How Not to Get Rich: Pulling This Investing Trigger
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Today’s Take: You only need to get rich once.
There’s nothing wrong with getting rich — slowly.
Trying to “get rich quick” leads to a lot of stupid mistakes. And throughout my nearly 40-year Wall Street investing career, I’ve seen plenty of smart people do lots of dumb things…
Things like watching their neighbors make more money than they did in the markets … and then, to try to keep up with the Joneses, making “shoot for the moon” investments.
Some of these investments were akin to betting everything on red or black. Heads they win big, tails they lose everything. They became blind to risk and were betting on long shots.
And that’s not how to get rich.
Warren Buffett compares taking huge risks to make money to playing Russian roulette…
He says that, even if the gun had a million chambers with just one bullet, it wouldn’t matter how much he’d be paid: “I would not pull the trigger.”
The reason is simple. Although the odds are way in your favor, the downside is fatal.
And get-rich-quick investors are doing something pretty close to that. They risk money they have and need on a long shot to make money they can’t afford to lose.
Tell me, on which planet does that make sense?
That’s why my advice to these investors wasn’t always what they wanted to hear. But they needed to hear it, and it was simple: Slow down…
The Power of Compounding
There’s a lot to be said for getting rich slowly. In fact, Buffett says: “It’s pretty easy to get well-to-do slowly.”
Here’s what I’m talking about…
Sometimes, all you need to make a small fortune is $1,000.
Just $1,000 invested into Intel would’ve turned into $3.2 million over 50 years. Invested into Apple, it would’ve turned into $1.2 million over 40 years.
And even if you’re starting to invest later in life and don’t have 40 or 50 years to let your positions run … you can still benefit from the power of finding the right investment and letting it compound. For example, just in the past 10 years, Microsoft increased by 10X!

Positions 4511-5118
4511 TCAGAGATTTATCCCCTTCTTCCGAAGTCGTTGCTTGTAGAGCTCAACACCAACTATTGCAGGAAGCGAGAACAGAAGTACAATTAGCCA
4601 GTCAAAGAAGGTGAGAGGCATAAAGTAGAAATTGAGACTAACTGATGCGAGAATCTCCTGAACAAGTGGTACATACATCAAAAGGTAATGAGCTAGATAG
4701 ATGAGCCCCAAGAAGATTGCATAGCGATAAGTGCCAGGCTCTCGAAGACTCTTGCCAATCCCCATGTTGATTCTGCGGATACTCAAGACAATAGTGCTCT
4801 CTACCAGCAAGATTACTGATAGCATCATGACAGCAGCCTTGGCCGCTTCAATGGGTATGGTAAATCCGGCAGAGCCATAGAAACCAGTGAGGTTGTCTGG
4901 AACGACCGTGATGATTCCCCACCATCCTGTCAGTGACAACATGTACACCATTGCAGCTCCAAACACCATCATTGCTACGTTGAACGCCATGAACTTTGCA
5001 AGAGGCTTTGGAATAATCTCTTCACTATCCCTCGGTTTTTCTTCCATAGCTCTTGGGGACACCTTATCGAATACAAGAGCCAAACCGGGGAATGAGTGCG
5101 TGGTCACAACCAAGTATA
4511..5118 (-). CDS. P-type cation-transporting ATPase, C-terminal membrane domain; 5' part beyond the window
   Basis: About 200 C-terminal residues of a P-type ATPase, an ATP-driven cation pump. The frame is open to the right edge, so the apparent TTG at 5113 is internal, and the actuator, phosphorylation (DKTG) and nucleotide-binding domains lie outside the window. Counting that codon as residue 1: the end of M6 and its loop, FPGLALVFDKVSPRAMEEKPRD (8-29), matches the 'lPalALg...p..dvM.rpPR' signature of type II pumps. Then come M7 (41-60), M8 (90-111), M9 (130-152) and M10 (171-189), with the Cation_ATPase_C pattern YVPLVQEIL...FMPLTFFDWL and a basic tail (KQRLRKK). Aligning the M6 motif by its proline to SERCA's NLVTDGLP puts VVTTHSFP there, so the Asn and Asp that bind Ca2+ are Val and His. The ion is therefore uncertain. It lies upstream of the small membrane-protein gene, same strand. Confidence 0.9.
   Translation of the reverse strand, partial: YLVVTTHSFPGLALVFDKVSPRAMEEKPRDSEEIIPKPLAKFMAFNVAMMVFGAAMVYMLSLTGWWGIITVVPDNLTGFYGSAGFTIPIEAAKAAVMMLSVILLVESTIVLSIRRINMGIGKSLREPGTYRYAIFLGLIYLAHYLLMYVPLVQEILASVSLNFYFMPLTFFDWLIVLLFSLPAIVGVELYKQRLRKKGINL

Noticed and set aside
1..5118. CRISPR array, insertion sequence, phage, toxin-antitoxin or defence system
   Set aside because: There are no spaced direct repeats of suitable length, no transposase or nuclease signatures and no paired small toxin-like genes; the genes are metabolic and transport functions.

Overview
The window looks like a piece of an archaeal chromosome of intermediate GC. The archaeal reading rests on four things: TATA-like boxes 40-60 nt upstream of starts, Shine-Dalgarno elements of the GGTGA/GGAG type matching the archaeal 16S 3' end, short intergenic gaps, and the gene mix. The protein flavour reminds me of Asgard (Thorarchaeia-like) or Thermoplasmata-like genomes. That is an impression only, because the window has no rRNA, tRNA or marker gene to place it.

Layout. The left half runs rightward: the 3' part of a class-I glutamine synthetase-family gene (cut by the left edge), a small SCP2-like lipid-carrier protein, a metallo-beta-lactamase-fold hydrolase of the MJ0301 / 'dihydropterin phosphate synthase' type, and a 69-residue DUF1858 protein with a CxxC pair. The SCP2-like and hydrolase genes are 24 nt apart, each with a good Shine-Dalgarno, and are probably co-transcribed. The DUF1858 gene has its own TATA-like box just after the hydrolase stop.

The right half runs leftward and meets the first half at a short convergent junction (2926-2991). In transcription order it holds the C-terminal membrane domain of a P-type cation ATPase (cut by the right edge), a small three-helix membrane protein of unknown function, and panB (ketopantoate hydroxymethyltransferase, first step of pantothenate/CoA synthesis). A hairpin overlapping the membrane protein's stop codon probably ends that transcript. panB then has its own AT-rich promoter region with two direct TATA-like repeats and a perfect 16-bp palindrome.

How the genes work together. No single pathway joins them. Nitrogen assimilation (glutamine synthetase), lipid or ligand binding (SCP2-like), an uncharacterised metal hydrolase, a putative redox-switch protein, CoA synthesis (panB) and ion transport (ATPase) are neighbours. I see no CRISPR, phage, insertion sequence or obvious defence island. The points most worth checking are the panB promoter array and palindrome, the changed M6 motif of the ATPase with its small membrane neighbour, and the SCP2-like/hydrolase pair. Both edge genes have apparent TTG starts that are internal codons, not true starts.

Think of compounding your portfolio like rolling a snowball down a hill. The ultimate size of the snowball depends on two factors: the size of the snowball you’re starting with and how steep the hill is.
If you’re starting with a small snowball, you’ll need a long, steep mountain — more time to let it grow. Let’s say you have a portfolio of only $10,000. Compounding at 12% per year, it would grow to more than $1 million … in over 40 years.
But if you’re starting with a bigger snowball, you don’t need such a steep hill. So, if you’re starting with a portfolio of $200,000, compounding at the same 12% per year … your money would grow to more than $1 million in just 15 years.
It all depends on how much you’re starting with and how long your time horizon is.
Just keep in mind, you only need to get rich once.
If you risk your money on an investment where you could lose it all like Russian roulette, you’ll have to start all over. So, don’t pull that trigger and blow your hard-earned dollars trying to become 10X richer in a short time span.
Instead, sit tight and enjoy the slower road to long-term profits.
Founder, Alpha Investor
P.S. I recently sat down with my good friend Governor Mike Huckabee to talk about another secret to making money in the stock market … and a coming “miracle” for Main Street investors.
If you haven’t yet, be sure to check out our special interview right here. You won’t want to miss it.